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Officials honor first recipients of Air Force Combat Action Medal

ARLINGTON, Va. — The first six airmen to be awarded the Air Force Combat Action Medal were pinned with the gold-and-scarlet device on Tuesday by Air Force Chief of Staff Gen. T. Michael Moseley.

Moseley presented the medals to the two officers and four enlisted airmen during a ceremony at the Air Force Memorial, which overlooks the Pentagon in Arlington.

Receiving the honors were Maj. Steve Raspet of New Braunfels, Texas; Master Sgt. Byron P. Allen, of Birmingham, Ala.; Master Sgt. Charlie Peterson, of Detroit and Ashland, Miss.; Staff Sgt. Daniel Paxton, of Abingdon, Va.; Senior Master Sgt. Ramon Colon-Lopez, of Bridgeport, Conn.; and Capt. Allison K. Black, of North Point, N.Y.

The medal was created to recognize Air Force members who are engaged in air or ground combat “outside the wire” in combat zones.

Airmen who are under direct and hostile fire, or who personally engaged hostile forces with direct and lethal fire are eligible to receive the award.

The medal has been eagerly anticipated, particularly by special operations forces, whose work often brings them into ground combat environments, and airmen who are performing nontraditional jobs in Iraq and Afghanistan to help out the Army and Marine Corps.

“We’ve been working in the joint environment for the longest time, and we didn’t have a proper way of recognizing people” who have successfully fought on the ground, not just the air, Colon-Lopez told Stars and Stripes after Tuesday’s ceremony.

“We had sort of half-measures (such as the Iraq or Afghanistan campaign medal) but not our own combat medal, like the other services,” he said.

“Now this medal will show whether you did it or not. And the criteria is clear, so it’s not going to be a long, drawn-out process (to get an award), from what I understand,” Colon-Lopez said.

The medal’s design was inspired by an Air Force icon, Brig. Gen. William “Billy” Mitchell.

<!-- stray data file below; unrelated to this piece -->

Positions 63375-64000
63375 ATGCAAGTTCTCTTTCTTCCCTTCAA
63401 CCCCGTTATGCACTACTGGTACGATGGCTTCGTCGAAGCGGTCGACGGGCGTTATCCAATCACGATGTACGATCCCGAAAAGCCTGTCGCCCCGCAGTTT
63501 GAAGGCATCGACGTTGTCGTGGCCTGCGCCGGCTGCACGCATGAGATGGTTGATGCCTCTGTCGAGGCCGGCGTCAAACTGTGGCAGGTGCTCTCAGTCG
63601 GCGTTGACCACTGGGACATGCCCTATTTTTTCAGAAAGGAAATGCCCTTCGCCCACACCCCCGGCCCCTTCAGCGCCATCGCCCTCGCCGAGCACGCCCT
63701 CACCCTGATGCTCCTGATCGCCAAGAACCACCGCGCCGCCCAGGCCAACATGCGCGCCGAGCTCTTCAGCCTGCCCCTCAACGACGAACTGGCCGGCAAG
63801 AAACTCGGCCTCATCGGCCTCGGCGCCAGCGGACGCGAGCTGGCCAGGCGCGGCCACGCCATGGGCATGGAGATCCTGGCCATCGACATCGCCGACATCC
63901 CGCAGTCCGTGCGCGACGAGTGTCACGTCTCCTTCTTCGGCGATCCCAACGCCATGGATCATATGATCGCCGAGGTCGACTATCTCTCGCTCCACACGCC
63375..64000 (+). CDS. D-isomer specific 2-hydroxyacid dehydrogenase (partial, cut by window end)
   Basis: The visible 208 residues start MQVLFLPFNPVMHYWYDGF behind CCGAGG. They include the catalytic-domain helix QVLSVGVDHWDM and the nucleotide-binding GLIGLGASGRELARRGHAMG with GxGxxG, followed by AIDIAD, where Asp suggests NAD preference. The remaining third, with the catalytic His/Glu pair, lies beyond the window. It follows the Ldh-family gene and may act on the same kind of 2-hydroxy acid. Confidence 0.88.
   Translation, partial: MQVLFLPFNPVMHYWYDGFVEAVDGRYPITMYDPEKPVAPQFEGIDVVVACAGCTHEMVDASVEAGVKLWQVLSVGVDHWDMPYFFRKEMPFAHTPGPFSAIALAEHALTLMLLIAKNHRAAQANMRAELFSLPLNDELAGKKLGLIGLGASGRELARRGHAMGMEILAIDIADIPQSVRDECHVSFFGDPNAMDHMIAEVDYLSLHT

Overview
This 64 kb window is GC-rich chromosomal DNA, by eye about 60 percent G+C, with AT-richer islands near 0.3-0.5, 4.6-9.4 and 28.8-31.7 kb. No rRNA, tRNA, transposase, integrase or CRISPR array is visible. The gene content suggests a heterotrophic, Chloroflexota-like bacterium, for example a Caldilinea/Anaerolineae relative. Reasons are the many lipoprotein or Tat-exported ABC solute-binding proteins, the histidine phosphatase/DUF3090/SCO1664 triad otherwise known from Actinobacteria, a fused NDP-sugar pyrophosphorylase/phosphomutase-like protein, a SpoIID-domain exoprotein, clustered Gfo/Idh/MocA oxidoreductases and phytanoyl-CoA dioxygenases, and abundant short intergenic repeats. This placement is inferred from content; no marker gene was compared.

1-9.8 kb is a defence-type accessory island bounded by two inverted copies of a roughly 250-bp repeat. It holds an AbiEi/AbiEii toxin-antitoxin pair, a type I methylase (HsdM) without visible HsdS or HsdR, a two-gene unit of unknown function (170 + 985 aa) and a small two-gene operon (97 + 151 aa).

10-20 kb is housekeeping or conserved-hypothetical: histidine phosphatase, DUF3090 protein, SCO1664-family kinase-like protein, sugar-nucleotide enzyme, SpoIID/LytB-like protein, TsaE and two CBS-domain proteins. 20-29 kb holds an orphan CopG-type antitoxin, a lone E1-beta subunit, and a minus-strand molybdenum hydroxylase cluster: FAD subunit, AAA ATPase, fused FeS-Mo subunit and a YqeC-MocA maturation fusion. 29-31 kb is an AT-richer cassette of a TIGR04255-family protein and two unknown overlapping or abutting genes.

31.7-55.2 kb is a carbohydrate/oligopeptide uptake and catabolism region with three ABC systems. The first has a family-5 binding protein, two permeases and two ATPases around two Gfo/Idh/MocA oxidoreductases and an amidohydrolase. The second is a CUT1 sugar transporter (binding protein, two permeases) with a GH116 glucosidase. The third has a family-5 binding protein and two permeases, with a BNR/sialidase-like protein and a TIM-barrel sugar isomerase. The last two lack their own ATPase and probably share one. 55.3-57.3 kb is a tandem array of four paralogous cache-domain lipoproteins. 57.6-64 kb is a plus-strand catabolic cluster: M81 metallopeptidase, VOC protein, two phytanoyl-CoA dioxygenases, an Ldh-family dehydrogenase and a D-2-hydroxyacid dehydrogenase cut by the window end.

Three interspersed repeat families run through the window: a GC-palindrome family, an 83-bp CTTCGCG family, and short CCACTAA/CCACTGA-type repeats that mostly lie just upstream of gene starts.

The decoration is based on the scarlet-and-yellow insignia Mitchell had painted on the aircraft that he flew over Saint-Mihiel, France, during World War I. Members of Mitchell’s family attended Tuesday’s ceremony and were presented with a Combat Action Medal in a special commemorative case, in honor of their ancestor.

The medal was designed by Susan Gamble, Master Designer for the U.S. Mint and Air Force spouse, in conjunction with the Army Institute of Heraldry at Fort Belvoir, Va.


The six recipients ...

Maj. Steve Raspet

An A-10 pilot, Raspet was deployed to Afghanistan when he and his wingman were called to cover a joint U.S. and Afghan convoy. Raspet and his wingman rolled in with the lethal 30 mm cannons, eliminating the threat, and continued to provide close-air support.

Master Sgt. Byron P. Allen

Allen was serving as a gunner on an MH-53 Pave Low special operation helicopter when the lead chopper was shot down by insurgents and his own bird was hit by a barrage of surface-to-air fire. The airman returned fire, talked his pilot into a “flawless approach” to help the downed aircraft, and then set up a defensive perimeter to cover the Special Forces as they rescued the other crew, then covered them once again as they flew out of the kill zone, again under fire.

Master Sgt. Charlie Peterson

Peterson was driving the command truck for a 20-vehicle supply convoy near Balad, Iraq. Peterson’s vehicle hit a roadside bomb filled with steel ball bearings. His vehicle stalled, the radio destroyed, and with shrapnel and glass in his head and left arm, Peterson nevertheless checked on his commander and gunner, secured the perimeter and helped get word back to base command.

Staff Sgt. Daniel Paxton

Paxton was embedded with a Marine Expeditionary Force supply convoy along the border of Kuwait and Iraq when the trucks were attacked. Paxton and his team returned fire and did so five more times over the next 18 hours, completing the mission.

Senior Master Sgt. Ramon Colon-Lopez

Colon-Lopez deployed to Afghanistan with elements of the Afghan National Strike Unit on a dangerous mission to capture Taliban leaders and look for chemical weapons. The helicopter bringing the team into the fight was attacked, but Colon-Lopez pressed forward, overrunning enemy positions.

Capt. Allison K. Black

Then-1st Lt. Black, a AC-130H gunship navigator, and her crew attacked Taliban positions near the enemy-held city of Kandahar, Afghanistan, as the Taliban attempted to advance on U.S. Special Forces and their allies. The assault Black led helped lead to the capture of the last Taliban and al-Qaida stronghold in Afghanistan.


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